The early nineteenth century has long been framed by historians as the beginning of an Age of Reform throughout Ottoman territories. The New Order (Nezam-i Cedid), commenced in 1792 and the Tanzimat (the “rearrangements”) which rebooted reform efforts in 1839, have usually been understood as two cumulative waves of state-led social reorganisation and administrative centralisation. These same decades marked a period, globally, in which a re-emergent knowledge-object of “population” came to dominate debates about state and society. In a variety of settings across the globe, these population debates were increasingly articulated with reference to Thomas Robert Malthus’ Essay on the Principle of Population, first published in 1798, and republished in various revisions up to 1826.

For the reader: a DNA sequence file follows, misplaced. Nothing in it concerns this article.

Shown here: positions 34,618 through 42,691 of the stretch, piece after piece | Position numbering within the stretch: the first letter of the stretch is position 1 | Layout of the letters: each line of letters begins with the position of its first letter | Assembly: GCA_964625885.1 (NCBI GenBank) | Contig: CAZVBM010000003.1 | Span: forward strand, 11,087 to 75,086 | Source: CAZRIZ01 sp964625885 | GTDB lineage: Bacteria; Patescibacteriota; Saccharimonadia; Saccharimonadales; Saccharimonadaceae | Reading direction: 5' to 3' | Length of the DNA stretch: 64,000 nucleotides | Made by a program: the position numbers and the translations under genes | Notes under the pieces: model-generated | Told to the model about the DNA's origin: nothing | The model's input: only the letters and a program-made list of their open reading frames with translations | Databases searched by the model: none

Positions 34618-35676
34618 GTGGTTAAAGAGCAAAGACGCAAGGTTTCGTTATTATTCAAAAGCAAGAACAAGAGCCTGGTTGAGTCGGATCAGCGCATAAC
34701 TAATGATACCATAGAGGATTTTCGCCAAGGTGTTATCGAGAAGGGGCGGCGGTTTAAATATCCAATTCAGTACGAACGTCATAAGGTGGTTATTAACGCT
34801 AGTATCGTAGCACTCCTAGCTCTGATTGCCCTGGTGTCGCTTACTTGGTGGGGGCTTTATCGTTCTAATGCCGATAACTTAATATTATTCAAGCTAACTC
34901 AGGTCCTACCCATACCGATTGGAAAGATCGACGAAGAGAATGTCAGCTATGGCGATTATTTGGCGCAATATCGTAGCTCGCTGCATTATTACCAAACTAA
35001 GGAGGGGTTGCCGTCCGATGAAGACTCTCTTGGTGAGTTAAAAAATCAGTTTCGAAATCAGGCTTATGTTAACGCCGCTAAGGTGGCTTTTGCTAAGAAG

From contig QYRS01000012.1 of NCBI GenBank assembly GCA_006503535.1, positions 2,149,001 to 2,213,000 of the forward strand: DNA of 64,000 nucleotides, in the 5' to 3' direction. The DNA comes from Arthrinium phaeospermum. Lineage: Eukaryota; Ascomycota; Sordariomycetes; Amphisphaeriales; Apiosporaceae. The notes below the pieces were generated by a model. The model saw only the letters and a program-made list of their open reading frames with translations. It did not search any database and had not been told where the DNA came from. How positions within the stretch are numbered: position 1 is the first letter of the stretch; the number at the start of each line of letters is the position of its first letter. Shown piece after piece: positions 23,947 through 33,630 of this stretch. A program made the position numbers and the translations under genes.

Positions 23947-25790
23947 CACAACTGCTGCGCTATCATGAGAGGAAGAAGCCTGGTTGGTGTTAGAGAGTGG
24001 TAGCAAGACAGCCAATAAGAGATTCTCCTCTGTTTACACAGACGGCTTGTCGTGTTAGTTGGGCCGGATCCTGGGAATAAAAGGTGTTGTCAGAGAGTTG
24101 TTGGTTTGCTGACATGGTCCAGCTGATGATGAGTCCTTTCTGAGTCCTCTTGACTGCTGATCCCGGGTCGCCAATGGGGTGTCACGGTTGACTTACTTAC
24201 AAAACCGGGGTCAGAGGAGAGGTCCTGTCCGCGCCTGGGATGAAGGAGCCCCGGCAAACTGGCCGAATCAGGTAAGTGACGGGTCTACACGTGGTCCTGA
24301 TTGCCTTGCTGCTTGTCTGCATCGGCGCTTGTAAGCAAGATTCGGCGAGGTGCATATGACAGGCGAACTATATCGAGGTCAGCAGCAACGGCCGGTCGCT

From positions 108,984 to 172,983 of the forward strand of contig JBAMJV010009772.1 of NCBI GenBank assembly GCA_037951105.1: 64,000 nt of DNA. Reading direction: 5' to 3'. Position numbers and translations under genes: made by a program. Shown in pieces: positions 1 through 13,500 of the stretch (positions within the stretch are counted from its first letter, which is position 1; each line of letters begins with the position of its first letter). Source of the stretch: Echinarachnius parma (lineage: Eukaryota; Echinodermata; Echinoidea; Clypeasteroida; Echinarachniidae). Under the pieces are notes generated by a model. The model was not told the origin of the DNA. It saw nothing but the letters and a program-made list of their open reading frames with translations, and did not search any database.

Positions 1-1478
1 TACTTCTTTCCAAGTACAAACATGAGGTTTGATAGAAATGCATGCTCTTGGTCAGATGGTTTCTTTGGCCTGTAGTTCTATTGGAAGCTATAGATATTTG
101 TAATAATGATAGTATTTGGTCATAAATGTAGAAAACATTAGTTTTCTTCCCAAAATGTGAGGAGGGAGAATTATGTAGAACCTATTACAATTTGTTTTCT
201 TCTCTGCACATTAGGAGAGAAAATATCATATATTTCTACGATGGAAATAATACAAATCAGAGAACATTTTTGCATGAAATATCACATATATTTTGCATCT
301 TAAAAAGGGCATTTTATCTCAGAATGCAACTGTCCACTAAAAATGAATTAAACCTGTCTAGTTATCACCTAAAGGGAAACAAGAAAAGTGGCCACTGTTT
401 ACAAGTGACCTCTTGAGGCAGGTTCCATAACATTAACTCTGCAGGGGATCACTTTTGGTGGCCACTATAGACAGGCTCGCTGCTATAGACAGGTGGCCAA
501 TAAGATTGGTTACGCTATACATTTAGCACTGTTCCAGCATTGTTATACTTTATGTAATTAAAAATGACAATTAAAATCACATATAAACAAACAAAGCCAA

This paper considers how the recasting of “population” as the basis for a distinct demographic science and set of administrative practices was deployed and instrumentalised in the Ottoman Empire, within the context of these successive waves of social restructuring. To what extent does a “Malthusian” framework – of positive and preventative “checks” to population growth – make sense when mapped upon the discursive mobilisations of population in the Middle East during this period?
All Middle East